problem of current SIP network implementations is “Who can
I call?”), security (authentication, certified identities, etc.),
QoS (guaranteed bandwidth, etc.) , third party services sup-
port, possibility to use value added network-based service
enablers (presence, address book, localization, etc.) for many
services, and transport network convergence. Furthermore,
the MaCS Project has demonstrated the capacity of IMS to
create services, even very complex ones, in a short time on the
AS side, taking into account the state of the standardized API
specifications for the service platforms and the limited set of
network enablers offered by the equipment vendors at the
Furthermore, the capacity to implement authentication,
authorization, and accounting (AAA) functionalities puts IMS
in a good place to act as a SIP portal, wrapping up multime-
dia services and therefore controlling the homepage of the ter-
minal, providing an essential asset in the upcoming battle for
The MaCS architecture model provides an open and function-
al communication system based on NGNs with the final aim
of ensuring an appropriate level of interoperability between
all the actors involved in the communication process.
The main objective is to minimize the existing barriers
focusing the efforts on internetworking issues in order to
achieve an infrastructure allowing perfect cooperation
between terminals and agents located in various countries,
providing residential users with a set of multimedia services
for more complete and flexible communication.
The architecture presented demonstrates the feasibility of
an interoperable IMS network composed of several operators
and vendors’ equipment distributed through Europe by the
implementation of the first pan-European multimedia call
Figure 5. Overall test execution success rate by service.
IEEE Network • November/December 2009
based on interconnected NGN platforms. Also, several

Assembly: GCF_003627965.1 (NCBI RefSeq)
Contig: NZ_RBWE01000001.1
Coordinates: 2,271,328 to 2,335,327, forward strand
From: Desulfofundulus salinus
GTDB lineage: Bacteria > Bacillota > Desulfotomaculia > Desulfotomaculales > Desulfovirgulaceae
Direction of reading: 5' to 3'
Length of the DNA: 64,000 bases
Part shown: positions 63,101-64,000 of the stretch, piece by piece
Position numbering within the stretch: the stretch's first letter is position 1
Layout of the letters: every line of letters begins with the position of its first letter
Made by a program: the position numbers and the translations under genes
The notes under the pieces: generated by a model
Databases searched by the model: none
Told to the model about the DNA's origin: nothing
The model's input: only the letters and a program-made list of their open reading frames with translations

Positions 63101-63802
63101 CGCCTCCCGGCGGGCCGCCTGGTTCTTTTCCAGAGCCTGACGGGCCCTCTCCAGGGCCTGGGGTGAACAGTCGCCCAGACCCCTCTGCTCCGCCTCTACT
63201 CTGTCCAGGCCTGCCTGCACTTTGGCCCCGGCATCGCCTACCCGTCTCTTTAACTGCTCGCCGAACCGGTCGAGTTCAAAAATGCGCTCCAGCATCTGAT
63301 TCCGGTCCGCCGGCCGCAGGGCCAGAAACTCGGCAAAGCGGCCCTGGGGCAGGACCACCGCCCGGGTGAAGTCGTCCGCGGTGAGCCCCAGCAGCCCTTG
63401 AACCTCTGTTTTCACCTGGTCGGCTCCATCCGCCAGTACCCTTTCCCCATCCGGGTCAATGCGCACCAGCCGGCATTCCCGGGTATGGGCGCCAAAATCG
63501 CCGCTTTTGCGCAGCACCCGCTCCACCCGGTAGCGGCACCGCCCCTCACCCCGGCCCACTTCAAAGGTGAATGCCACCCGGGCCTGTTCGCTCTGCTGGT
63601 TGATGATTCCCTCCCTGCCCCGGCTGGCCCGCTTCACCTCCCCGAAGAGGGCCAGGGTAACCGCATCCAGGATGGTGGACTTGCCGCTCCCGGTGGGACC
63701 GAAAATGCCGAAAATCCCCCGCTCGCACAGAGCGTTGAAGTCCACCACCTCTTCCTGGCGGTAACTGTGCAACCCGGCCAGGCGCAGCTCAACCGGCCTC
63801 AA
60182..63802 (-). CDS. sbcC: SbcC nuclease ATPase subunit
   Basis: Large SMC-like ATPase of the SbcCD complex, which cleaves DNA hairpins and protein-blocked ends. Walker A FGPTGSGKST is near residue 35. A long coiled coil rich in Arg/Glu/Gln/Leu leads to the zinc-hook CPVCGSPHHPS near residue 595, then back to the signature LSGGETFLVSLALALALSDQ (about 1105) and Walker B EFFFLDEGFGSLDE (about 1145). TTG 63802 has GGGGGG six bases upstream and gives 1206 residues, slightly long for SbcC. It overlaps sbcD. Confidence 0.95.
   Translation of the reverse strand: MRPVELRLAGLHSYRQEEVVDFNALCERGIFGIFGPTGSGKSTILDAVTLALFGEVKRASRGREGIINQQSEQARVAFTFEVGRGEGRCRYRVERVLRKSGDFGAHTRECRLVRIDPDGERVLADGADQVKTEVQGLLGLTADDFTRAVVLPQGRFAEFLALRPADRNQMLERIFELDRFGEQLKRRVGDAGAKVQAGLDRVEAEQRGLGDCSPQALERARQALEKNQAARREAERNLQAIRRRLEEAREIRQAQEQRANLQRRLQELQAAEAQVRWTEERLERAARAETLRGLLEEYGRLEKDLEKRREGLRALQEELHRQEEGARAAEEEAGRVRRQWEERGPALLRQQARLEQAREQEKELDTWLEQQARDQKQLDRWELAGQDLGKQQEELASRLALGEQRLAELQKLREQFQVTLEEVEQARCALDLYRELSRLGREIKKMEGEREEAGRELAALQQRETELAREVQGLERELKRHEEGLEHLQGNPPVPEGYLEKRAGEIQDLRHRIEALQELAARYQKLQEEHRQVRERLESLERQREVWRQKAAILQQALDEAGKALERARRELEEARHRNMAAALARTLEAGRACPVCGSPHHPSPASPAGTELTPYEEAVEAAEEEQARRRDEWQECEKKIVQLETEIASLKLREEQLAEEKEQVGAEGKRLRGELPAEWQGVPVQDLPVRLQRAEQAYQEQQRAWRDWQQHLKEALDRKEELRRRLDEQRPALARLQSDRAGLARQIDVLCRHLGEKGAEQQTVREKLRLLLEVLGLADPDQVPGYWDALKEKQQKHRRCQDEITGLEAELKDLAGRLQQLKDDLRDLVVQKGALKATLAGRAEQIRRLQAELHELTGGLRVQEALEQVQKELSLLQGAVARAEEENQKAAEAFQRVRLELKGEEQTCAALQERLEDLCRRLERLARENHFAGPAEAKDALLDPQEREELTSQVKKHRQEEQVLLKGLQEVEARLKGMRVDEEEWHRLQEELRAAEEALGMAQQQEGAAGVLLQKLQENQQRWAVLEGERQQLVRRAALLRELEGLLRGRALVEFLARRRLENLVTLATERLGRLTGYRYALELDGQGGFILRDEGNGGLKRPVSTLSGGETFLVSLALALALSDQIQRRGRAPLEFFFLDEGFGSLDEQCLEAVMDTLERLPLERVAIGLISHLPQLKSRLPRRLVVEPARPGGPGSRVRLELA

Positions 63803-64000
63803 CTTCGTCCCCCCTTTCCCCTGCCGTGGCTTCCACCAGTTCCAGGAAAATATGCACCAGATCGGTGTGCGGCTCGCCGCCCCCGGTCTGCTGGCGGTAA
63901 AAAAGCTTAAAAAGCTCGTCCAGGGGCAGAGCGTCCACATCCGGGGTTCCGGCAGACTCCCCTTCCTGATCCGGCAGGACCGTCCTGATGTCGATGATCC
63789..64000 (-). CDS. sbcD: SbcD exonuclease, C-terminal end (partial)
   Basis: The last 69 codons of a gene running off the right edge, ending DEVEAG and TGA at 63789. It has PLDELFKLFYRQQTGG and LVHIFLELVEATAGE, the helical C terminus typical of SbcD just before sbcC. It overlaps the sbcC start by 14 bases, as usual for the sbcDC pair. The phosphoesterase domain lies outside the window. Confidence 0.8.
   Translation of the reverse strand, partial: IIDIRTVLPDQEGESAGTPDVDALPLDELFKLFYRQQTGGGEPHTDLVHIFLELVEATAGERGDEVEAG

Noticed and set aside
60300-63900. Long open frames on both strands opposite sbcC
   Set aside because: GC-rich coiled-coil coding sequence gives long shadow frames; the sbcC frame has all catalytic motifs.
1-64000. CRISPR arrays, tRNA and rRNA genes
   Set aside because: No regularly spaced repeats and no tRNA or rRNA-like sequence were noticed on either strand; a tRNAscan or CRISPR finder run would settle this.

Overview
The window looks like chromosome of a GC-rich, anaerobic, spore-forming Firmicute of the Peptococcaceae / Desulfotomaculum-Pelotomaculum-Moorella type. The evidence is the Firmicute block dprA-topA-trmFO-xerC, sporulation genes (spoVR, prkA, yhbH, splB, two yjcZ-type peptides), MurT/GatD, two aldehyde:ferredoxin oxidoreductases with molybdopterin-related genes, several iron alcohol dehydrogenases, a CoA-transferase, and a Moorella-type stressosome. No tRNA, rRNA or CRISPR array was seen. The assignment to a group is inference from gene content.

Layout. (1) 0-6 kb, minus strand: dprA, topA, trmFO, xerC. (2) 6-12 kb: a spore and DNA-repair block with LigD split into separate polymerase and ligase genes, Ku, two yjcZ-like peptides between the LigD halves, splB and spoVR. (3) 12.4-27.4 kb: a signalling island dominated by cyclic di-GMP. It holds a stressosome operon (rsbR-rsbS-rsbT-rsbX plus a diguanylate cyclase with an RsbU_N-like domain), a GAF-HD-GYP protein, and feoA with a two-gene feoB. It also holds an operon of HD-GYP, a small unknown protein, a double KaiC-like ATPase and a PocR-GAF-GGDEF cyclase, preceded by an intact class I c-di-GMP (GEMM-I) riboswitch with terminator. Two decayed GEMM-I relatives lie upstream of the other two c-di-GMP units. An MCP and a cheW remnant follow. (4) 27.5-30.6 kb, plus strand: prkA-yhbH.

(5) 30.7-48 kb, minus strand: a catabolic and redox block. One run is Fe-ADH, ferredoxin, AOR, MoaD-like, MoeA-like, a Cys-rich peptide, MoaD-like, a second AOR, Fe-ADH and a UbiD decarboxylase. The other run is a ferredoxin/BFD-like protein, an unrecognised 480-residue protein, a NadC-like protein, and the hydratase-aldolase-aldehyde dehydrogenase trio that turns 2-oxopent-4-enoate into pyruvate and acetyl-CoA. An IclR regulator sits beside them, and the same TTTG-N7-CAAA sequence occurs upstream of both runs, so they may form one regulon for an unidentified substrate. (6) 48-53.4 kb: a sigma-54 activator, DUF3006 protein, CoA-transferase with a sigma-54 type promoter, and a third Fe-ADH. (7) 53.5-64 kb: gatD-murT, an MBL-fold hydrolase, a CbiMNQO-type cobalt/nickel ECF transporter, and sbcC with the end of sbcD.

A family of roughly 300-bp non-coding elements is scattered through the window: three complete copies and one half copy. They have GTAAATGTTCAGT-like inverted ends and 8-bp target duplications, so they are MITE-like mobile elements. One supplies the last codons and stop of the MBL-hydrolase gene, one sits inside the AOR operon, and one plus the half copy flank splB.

advanced services were developed within the project, which
illustrate the quick service development — independent of
transport and network layer — promised by IMS.
In summary, MaCS settled some of the grounds for the
development of a pan-European communication platform for
the fixed networks domain based on the guidelines established
by the IMS infrastructure for the mobile environment.
When the MaCS Project started, no IMS platform was in
commercial service by a fixed operator. Nowadays, IMS is
being adopted as the only reference architecture for a con-
verged fixed/mobile network. The initial steps to interoperable
solutions taken within the project have granted leading mar-
ket positions to the partners involved for IMS deployment
and manufacturing of terminals and network equipment, and
the project has contributed significantly to the development of
commercial IMS products, new multimedia terminals, and
innovative services. Consequently, user experience will be
enriched through a plethora of advanced services that will
stimulate a new way of communication.
The present article is based on work undertaken in the
Multimedia Communication Service (MaCS) Project,
whose consortium the authors want to acknowledge. The
project was launched under the Cooperation for a Sus-
tained European Leadership in Telecommunications
(CELTIC) initiative, a EUREKA cluster program, sup-
ported by most of the major European players in commu-
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JAVIER M. AGUIAR (firstname.lastname@example.org) holds a Ph.D. in telecommunications and